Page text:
Labor Department reported on Wednesday the import-price index, measuring the
cost of goods ranging from Canadian oil to Chinese electronics, fell 0.3
percent m-o-m in August, following a revised 0.4 percent m-o-m advance in July
(originally a 0.3 percent m-o-m gain). This was the first monthly decline for
the index since October 2020. Economists had expected prices to increase
0.3 percent m-o-m last month.
According to the report, the August drop was driven by lower fuel (-2.3 percent m-o-m) and nonfuel (-0.1 percent m-o-m) prices.
Over the 12-month period ended in August, import prices jumped 9.0 percent, with higher fuel (+56.5 percent) and nonfuel (+5.6 percent) prices contributing to the surge. This, however, was the smallest 12-month increase since March 2021.
Meanwhile, the price index for U.S. exports rose 0.4 percent m-o-m in August, following a revised 1.1 percent m-o-m increase in the previous month (originally a 1.3 percent m-o-m climb). This was the smallest one-month gain since October 2020. U.S. export prices have not recorded a monthly decrease since April 2020. Economists had forecast export prices to increase 0.4 percent m-o-m in August.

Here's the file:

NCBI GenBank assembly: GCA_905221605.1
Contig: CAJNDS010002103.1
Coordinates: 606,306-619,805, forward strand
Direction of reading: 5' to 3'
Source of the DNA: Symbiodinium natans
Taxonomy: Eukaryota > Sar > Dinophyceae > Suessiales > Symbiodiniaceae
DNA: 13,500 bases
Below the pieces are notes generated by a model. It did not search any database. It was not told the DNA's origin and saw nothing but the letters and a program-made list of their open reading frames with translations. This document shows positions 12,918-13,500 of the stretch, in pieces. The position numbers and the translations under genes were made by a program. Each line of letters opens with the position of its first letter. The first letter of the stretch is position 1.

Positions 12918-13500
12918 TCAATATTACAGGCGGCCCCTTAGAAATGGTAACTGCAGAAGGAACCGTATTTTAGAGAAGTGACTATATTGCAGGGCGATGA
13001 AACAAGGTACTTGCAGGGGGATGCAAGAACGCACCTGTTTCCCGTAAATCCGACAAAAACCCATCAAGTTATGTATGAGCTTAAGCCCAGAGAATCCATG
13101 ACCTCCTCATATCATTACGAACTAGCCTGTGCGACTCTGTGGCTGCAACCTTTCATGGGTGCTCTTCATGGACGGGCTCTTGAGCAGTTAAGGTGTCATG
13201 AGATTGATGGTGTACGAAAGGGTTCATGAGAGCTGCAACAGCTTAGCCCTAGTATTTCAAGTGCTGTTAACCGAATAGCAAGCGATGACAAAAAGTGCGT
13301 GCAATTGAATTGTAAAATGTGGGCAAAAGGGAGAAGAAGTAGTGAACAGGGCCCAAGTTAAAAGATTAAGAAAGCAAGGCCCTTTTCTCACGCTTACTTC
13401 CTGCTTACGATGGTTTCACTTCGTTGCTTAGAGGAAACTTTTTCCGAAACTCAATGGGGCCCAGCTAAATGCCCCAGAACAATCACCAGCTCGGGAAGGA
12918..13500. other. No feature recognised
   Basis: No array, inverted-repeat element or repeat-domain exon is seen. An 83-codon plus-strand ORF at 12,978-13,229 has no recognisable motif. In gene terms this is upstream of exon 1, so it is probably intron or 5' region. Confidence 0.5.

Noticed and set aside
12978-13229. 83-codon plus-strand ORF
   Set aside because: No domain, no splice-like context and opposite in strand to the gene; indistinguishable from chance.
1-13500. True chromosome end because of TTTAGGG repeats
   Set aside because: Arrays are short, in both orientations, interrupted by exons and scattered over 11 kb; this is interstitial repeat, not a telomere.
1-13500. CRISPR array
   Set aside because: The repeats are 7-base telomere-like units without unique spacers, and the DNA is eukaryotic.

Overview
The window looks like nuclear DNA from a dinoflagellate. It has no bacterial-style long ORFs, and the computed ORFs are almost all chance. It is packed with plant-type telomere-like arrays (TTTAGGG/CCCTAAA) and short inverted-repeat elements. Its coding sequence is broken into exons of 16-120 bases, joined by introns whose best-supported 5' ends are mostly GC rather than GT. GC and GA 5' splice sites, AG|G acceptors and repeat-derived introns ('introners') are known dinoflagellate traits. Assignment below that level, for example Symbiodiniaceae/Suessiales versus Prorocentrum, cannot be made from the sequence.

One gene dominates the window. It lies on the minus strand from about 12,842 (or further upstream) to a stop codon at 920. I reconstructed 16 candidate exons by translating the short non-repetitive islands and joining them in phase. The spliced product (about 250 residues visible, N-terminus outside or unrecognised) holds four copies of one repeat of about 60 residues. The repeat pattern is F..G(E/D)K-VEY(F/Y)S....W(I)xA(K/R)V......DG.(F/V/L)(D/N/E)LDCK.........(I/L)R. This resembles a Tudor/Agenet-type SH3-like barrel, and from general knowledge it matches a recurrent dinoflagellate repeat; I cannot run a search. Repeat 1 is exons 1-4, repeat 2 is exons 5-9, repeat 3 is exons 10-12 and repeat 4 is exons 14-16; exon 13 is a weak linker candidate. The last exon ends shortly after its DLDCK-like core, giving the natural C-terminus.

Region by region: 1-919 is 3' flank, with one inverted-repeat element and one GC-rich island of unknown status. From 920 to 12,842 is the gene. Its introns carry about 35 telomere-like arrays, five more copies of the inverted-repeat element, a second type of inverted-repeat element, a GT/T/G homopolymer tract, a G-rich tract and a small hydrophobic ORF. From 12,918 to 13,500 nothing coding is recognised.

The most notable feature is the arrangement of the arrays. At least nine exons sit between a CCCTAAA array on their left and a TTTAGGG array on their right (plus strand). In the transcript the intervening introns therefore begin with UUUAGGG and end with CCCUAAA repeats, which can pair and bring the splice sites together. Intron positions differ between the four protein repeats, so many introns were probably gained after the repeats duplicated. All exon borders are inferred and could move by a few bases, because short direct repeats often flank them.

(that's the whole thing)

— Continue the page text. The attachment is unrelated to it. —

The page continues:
The August advance was driven by higher prices for both agricultural (+1.1 percent m-o-m) and nonagricultural (+0.2 percent m-o-m) exports.
Over the past 12 months, the price index for
exports climbed 16.8 percent, reflecting climbs in prices of both agricultural
exports (+33.4 percent) and nonagricultural exports (+14.9 percent).
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